Offender Registry version 2.0
SAMMY D — The sex offender registry and draconian laws aimed at offenders has destroyed lives of individuals and families. Today a new form of offender registration has transpired. This new offender registry creates life sentences using the internet as its delivery method carefully skirting libel and slander policies under the blanket of free speech. Naturally, this is not a registry, but social movements are utilizing social media platforms to quasi-create a public registry with no hopes of being removed or deleted.
A recent news segment mentioned an R&B superstar named R.Kelly. Kelly is one of pop music’s best-selling artists, with hits including “Ignition,” ”I Believe I Can Fly,” ”Step in the Name of Love,” ”Same Girl” and “Bump N’ Grind.” He has also written hits for Celene Dion, Michael Jackson, and Lady Gaga. He was acquitted in 2008 of child pornography after a video circulated appearing to show him having sex with a teenage girl. However, as he continued to score hits and sell out stadiums, more women have come forward in recent years accusing him of sexual misconduct. Kelly had been scheduled to be among the performers at current concert venues but was dropped as efforts by organizers of #MuteRKelly gained attention with support from Hollywood’s Time’s Up campaign.
Society is witnessing new tactics to create and facilitate registry styled methods using constructive hashtags and meme styled photos similar to police lineups. All these methods are protected by free speech rights. There are disturbing trends with guilt by association tactics using political individuals seen in pictures or appearances with individuals accused but never charged with sexual improprieties. The same strategy is being used on individuals as a result of news and information shifting from regular news sources to social media. Social justice movements have become strikingly similar to recreating sex offender registry models by combining low-level offenses with significant offenses presenting an appearance of guilt for anyone mentioned. Additionally, to be associated with the accused, guilty, or suspected has created a panic based fear that will eventually become more violent as anger and social stigma increases. Does this imply that we should stop listening or supporting Elvis Presley because he dated a 14-year-old girl? Moreover, does it suggest that hearing or being an Elvis fan makes you a supporter of statutory rights? The question is, “when does the conversation begin?” or is this electronic vigilantism stirred by social movements with no real agenda or cause? Are freedoms of choice under assault?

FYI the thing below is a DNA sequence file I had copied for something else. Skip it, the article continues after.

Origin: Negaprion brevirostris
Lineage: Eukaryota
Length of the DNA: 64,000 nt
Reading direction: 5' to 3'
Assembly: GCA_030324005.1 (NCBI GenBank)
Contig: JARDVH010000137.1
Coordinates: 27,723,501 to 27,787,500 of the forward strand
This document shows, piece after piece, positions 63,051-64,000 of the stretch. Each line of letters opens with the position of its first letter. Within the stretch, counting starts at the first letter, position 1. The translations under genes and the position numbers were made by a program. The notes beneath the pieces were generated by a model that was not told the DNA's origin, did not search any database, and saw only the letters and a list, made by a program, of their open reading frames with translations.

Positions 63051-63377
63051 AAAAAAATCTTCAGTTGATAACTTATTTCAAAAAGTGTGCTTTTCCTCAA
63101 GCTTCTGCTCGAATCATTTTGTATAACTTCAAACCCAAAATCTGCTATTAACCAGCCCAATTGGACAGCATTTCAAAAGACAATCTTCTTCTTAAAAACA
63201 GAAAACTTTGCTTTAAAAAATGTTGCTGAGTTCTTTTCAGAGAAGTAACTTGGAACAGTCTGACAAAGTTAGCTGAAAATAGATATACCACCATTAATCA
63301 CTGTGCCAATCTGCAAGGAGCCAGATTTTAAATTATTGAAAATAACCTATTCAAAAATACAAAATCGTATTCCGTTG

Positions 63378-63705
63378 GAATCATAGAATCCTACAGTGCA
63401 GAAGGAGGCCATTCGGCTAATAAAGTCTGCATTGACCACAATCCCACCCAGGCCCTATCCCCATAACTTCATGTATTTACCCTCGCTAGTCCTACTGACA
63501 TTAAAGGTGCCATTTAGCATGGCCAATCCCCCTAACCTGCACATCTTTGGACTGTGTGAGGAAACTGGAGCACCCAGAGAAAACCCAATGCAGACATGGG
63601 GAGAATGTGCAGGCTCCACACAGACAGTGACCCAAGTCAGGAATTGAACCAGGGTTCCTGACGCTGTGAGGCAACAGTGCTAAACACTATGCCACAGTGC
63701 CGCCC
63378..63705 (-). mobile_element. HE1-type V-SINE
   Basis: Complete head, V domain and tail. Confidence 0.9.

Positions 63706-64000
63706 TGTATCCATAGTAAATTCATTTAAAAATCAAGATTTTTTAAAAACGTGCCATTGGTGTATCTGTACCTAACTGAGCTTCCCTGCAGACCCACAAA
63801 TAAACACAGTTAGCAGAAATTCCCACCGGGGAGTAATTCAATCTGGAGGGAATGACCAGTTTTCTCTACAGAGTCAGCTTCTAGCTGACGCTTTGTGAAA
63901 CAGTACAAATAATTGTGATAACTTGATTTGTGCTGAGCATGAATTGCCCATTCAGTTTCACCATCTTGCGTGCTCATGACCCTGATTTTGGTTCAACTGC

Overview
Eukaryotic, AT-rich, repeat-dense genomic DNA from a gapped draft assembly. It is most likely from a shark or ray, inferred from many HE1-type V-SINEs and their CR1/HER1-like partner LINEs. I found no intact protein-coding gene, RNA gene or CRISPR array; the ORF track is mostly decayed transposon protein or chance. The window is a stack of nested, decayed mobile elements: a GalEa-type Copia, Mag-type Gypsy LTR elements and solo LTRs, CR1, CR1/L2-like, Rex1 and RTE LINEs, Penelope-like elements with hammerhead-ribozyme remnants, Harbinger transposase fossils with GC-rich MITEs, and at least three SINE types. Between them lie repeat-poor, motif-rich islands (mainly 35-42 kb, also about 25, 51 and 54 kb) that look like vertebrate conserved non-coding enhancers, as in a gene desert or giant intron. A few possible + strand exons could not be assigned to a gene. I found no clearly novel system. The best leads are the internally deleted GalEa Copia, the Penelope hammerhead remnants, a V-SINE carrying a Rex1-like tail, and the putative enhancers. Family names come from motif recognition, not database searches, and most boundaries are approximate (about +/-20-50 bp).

If the sex offender registry was not enough to restrict movement and liberties, then the internet has an interesting way of making life nearly as difficult for those not on the registry. Spotify and Pandora are sizeable online streaming music services. They recently removed artists from its collection where fans must search for specific content. Movies starting accused or guilty offenders have been quickly removed from major content providers. Art has recently been removed from galleries because corporations or entities do not wish to be spotlighted with pressure from social movements. Most interesting, social movements or mob justice campaigning efforts are shaming those that listen, watch, or support such artists. That has many inquiring who is the bully or aggressor in this case?
Social justice movements do have a nice effect on placing a spotlight on specific issues that need addressing. However, at the same time, these causes must educate everyone with equal effect and allow occasional discourse to remedy problems from getting out of hand. Those that differ should have an opportunity to be heard. Sex offender registries have harmed individuals, families, and supporters. The same tactics are occurring with social justice campaigns damaging artists, fans, companies, and the innocent. Just as offender registries lump all into one category, social justice movements are incidentally doing the same. While #metoo and #timesup campaigns initially were valid, that effect has morphed into anger, antagonism, and losing focus on the opportunity for open dialog and discussion. Maybe its time to stop and take a moment to #listen where a constructive dialog helping shed pain, frustration, and integrity are reintroduced? The internet has a tendency not to be forgiving. Let’s hope that humanity and social justice isn’t becoming like the internet.